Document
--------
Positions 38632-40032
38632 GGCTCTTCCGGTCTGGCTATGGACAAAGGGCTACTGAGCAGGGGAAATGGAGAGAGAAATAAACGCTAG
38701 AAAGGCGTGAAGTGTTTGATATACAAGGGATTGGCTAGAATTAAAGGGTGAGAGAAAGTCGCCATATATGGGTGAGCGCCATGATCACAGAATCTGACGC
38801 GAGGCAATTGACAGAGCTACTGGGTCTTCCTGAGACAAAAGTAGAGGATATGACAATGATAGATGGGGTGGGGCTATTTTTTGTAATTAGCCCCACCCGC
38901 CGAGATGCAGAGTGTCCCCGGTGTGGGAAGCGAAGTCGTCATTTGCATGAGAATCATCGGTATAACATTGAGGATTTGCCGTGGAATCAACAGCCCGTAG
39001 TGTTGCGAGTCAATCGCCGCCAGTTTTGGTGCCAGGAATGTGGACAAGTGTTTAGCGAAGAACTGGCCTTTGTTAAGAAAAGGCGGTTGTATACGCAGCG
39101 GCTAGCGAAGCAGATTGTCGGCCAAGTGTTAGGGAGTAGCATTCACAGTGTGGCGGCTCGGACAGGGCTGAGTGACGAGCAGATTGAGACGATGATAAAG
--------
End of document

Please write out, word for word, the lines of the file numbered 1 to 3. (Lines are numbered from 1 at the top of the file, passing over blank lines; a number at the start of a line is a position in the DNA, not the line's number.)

Positions 38632-40032
38632 GGCTCTTCCGGTCTGGCTATGGACAAAGGGCTACTGAGCAGGGGAAATGGAGAGAGAAATAAACGCTAG
38701 AAAGGCGTGAAGTGTTTGATATACAAGGGATTGGCTAGAATTAAAGGGTGAGAGAAAGTCGCCATATATGGGTGAGCGCCATGATCACAGAATCTGACGC